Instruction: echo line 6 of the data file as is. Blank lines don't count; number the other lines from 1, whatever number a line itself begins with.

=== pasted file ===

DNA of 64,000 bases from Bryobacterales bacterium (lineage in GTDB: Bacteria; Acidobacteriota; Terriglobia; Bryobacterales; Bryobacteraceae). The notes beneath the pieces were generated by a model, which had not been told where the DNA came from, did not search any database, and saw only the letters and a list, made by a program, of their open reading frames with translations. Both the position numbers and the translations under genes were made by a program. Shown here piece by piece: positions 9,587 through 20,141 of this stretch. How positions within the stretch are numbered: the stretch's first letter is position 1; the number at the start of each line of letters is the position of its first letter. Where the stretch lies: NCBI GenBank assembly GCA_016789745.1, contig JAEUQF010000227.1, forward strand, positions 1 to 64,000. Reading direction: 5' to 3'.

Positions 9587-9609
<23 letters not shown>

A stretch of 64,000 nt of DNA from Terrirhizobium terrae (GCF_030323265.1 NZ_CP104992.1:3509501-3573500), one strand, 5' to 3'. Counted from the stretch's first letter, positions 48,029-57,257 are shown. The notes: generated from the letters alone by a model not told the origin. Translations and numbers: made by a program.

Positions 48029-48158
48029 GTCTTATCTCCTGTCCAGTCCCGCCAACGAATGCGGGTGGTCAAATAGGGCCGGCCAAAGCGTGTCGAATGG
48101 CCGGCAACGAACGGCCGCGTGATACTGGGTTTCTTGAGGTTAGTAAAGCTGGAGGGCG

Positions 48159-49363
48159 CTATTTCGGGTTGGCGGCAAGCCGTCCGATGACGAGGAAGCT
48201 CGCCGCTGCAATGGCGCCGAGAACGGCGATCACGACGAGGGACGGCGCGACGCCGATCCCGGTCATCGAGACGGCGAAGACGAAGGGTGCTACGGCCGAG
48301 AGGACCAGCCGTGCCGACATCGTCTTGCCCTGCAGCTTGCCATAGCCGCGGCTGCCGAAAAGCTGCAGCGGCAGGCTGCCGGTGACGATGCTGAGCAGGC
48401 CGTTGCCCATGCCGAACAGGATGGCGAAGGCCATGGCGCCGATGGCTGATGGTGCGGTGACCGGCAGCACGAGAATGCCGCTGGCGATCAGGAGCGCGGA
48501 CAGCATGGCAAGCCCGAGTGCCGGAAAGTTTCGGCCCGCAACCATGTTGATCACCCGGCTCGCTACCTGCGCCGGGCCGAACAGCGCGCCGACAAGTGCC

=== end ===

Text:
48029 GTCTTATCTCCTGTCCAGTCCCGCCAACGAATGCGGGTGGTCAAATAGGGCCGGCCAAAGCGTGTCGAATGG